People around the globe have accumulated more wealth than ever before in the Corona crisis year 2020, according to a study. Private financial assets rose by a good eight percent year-on-year to a record 250 trillion dollars (around 205 trillion euros), according to the analysis by the Boston Consulting Group (BCG) published on Thursday. Rising stock market prices and growing savings contributed to this.For the first time, BCG also included tangible assets such as real estate or gold. Total assets less debt thus amounted to $431 trillion. However, wealth is unevenly distributed. In particular, the club of the rich and super-rich with financial assets of more than 100 million dollars grew strongly, namely by 6,000 to around 60,000 members worldwide. According to the data, they own 15 percent of the world's investable assets. According to the data, 2900 super-rich people live in Germany, third place in the global ranking. The USA is at the top, followed by China.
In Germany, private financial assets, including cash, account balances, shares, pensions and life insurance, increased by six percent to around nine trillion dollars. Tangible assets increased five percent to $13 trillion. Net of debt, private households in Germany owned a total of just under $20 trillion."Traditionally, Germans prefer to invest in real estate than in securities, which is clearly shown by the tangible asset ratio of almost 60 percent," analyzed Anna Zakrzewski, BCG partner and author of the study. "At the same time, investors in Germany are saving at an above-average rate." Many people kept their money together during the crisis, she said, adding that temporary retail closures and travel restrictions slowed consumption.The number of dollar millionaires in this country rose by 35,000 to 542,000. The consultancy also attributed the increase to the development of the euro exchange rate, which rose against the dollar. This made itself felt in the conversion to the U.S. currency. According to the study, 26.6 million people worldwide owned financial assets of one million dollars or more, which was 1.8 million more than in the pre-crisis year.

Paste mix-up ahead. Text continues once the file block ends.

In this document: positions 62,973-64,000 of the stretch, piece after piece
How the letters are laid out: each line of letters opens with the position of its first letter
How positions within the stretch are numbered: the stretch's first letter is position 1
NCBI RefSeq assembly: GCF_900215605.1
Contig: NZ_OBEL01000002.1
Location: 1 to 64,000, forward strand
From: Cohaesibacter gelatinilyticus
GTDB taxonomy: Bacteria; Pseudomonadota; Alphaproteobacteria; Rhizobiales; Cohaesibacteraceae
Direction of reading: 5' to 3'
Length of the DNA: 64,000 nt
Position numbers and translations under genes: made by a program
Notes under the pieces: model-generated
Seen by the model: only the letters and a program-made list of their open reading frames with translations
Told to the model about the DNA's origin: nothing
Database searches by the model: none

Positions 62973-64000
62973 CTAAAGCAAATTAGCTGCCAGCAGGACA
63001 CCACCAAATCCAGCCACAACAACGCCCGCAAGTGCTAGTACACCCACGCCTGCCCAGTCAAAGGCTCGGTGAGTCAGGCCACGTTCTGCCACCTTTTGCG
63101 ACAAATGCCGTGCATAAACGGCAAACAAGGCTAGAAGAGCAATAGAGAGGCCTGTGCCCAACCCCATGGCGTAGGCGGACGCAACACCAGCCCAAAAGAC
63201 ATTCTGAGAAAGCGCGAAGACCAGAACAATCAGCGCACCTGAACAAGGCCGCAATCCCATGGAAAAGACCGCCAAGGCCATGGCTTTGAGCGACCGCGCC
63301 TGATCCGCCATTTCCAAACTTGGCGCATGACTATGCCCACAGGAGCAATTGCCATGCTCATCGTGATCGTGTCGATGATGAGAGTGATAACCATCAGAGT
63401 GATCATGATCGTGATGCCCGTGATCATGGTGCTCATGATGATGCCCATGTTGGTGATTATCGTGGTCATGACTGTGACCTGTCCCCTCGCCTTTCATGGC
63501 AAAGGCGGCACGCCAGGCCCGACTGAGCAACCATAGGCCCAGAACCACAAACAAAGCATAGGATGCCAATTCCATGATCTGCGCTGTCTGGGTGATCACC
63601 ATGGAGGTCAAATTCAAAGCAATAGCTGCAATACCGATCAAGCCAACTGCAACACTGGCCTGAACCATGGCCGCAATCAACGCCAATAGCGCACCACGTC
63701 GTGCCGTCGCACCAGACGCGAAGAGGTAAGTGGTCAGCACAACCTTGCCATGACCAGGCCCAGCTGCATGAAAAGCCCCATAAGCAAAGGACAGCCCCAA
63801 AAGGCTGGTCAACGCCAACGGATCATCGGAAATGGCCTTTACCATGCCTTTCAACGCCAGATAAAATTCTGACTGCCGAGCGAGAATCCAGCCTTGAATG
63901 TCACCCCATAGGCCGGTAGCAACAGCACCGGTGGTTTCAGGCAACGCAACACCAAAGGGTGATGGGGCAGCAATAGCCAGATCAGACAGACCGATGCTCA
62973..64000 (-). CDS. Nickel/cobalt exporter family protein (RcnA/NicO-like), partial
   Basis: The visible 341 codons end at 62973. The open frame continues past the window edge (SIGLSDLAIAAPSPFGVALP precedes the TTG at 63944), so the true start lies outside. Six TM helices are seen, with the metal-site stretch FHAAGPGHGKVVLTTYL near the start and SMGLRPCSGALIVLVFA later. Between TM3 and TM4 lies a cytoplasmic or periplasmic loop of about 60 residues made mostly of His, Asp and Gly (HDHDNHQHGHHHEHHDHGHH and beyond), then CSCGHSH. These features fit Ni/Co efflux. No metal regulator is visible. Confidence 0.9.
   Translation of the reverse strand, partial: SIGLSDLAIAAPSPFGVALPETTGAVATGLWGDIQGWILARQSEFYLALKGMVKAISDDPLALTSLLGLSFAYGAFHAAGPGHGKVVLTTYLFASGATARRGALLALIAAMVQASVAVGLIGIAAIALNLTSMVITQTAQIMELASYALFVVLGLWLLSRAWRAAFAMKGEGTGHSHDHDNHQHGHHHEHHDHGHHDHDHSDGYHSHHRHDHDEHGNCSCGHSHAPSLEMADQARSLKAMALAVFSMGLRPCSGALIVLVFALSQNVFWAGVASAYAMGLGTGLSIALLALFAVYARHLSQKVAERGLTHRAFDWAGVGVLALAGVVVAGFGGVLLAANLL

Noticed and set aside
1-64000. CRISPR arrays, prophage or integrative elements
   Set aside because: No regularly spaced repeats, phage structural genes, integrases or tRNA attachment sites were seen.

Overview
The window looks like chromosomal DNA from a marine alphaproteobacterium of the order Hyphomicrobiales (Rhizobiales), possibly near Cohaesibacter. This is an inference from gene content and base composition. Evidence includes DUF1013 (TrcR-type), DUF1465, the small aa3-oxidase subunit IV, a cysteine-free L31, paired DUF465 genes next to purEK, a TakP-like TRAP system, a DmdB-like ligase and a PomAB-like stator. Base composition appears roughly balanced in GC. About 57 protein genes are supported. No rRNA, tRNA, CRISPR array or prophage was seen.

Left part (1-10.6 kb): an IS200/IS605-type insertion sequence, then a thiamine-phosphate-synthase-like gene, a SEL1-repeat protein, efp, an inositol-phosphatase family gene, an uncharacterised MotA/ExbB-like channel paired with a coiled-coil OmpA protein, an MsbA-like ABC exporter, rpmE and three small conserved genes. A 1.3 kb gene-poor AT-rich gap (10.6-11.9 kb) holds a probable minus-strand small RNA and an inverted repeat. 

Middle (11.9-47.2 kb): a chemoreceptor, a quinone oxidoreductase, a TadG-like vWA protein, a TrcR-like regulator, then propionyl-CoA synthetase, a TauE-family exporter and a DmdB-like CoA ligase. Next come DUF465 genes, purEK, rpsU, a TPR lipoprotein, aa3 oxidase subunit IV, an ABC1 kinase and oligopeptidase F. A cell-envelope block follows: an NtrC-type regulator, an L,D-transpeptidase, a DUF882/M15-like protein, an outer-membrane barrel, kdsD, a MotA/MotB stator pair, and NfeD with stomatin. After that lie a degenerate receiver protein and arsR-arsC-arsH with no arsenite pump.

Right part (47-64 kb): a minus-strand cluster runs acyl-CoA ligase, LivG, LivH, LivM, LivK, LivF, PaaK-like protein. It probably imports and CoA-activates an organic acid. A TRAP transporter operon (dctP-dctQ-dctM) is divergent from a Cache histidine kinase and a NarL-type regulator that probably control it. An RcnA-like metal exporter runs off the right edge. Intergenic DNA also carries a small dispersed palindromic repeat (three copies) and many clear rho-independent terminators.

Image by Hakan German